As I got older, I realized that my mother was hated by my father’s family and my great grandfather who loved and adored me to pieces (I was his twin) only married and/or dated light skinned women, even though I was more than loved and considered a princess. Shade was never mentioned by him, we were all black as far as our conversations.
    I watched as my ‘best’ friend, who by chance was light, for years get all of the attention because she was ‘beautiful’. Or ignore her when she said “Dark people are ugly, when I was little I was afraid of them, but I’m not talking about you”.
    My late high school years, I found myself and realized that beauty meant confidence and once I had it, no one could take it from me. I no longer cared what others thought because I realized that I owned the pen that wrote my script.
    Then, I heard ” you’re cute to be dark skinned, I don’t like dark women, but you…..You are sexy chocolate” and all of those comments were CHECKED because they weren’t complimented.
    During my university years is also when I met some of my most courageous sisters in the struggle who were light. I realized that they were mocked simply for being of a lighter hue. I finally realized and had real discourse about their struggle. I appreciated it. I now could understand the difficulty in being considered just cute/pretty, and not intelligent, or thought-provoking. I remember my roommate who was light skinned with long hair being told she was cute, but I was told I was sexy by a group of athletes we hung out with. They explained to her that my intelligence and confidence….and let’s be real….those athletic curves made me an entire package, and she was, well, cute like a doll. She was hurt and it was at that moment I also realized how we allow men to divide us with their foolishness.
    Now, I’ve NEVER liked Beyonce. I thought that she used her light skin and those fake blonde tresses to appeal to the white masses. I think her father marketed her that way. But THIS SONG allowed me to realize that I don’t hold the barometer for blackness or consciousness. It helped me to understand that she too, is my sister and until the day she says she hates her blackness, she’s on my team. I now know that HER BLACKNESS is HERS. And I applaud her for letting all of us know that.
    We MUST stop with discovering ways to critique each other and we must stop this black rating system. We must allow each other to own our own blackness and understand that we each have a role in this struggle. Beyonce reached folks I could never reach (white folks) and told them who she was unapologetically! I will ALWAYS respect her for that.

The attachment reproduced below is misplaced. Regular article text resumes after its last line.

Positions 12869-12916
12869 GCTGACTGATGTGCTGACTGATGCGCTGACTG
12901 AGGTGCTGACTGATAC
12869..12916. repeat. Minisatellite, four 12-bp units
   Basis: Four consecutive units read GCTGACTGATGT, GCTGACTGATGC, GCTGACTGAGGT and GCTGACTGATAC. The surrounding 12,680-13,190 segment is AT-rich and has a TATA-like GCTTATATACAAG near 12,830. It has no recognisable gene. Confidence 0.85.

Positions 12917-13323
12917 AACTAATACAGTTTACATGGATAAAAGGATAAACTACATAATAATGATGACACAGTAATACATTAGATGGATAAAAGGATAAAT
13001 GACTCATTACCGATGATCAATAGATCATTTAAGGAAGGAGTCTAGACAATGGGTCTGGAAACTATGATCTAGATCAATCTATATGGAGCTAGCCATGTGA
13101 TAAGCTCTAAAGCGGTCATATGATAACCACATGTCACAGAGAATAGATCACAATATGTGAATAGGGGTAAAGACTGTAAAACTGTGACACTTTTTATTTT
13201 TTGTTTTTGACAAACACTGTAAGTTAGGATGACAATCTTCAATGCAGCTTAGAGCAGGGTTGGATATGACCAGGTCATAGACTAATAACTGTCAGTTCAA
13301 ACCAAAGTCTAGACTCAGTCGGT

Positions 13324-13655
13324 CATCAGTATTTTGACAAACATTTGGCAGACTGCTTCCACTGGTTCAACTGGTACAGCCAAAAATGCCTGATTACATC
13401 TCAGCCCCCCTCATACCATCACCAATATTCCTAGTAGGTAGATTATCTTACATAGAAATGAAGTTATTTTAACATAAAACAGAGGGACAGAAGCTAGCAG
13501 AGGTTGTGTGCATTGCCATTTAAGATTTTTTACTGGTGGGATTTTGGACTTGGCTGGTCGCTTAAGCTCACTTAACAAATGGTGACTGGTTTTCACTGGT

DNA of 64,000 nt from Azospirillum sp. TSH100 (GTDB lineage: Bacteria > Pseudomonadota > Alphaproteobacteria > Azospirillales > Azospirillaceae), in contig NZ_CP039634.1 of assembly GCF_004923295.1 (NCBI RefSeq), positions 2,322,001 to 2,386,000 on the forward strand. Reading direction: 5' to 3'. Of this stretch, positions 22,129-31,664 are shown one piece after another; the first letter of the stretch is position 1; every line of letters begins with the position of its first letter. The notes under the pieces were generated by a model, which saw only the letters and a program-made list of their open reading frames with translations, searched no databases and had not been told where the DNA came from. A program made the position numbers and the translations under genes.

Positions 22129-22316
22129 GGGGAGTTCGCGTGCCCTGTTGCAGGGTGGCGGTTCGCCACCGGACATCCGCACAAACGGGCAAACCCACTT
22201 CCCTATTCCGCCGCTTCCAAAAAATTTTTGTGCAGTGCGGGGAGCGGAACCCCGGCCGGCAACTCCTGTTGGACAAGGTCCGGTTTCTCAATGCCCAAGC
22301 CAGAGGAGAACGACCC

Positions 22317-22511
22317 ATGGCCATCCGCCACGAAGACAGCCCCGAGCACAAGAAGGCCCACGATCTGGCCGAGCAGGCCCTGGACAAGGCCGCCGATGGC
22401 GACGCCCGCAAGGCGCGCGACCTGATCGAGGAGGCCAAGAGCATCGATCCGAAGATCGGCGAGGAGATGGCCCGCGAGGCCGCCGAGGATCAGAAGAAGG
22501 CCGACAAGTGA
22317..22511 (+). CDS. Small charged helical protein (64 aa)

1. The fact that you were so transparent about your transition and evolution through colorism is so powerful. I had the same experiences through the other lens. Thank you so much for SPEAKing here!

  4. Fighting back tears….I say good read! My father was super pro black wearing dashikis and Kufis year round. He was always discussing the plight of the black family in the pulpit, to the Muslim brethren selling newspapers on MLK and anyone else that would listen. I listened! I appreciated my fathers love for our culture and developed a great appreciation for my heritage. I was the lightest one (by far) in my family of five and the only girl (my brother would tell people I was adopted :(). In the 5th grade my mother discussed colorism with me, I didn’t get it then but I listened. It wasn’t until I entered high school that I began to fight for my blackness. I detested being faced with the questions, Are you black? I thought you were Dominican? One of the reasons I went natural (before it became a movement) was to prove I was black enough. Although the benefits outweighed my original agenda, I realized that I no longer needed to prove anything to anybody. I realized my scars and the healing began. I realized I didn’t need proof, I am who I am and that’s ok. I am ok! This discussion topic would make for a beautiful symposium. A catalyst where we can heal together!

  5. Wow!!! This reawakened some of those scars that I forget I have, because they are on my back, and I cannot see them as clearly as you can – because you stand behind me!

    When I saw the video – I was so excited! I read commentaries and critiques and watched it about 8 times Saturday night…I loved the symbolism, the unapologetically blackness in the song…the reminder that the best revenge is your success (Beyonce said it was her paper). I was grateful that this sister, that with her husband makes $1M per day, made a stand. I was proud!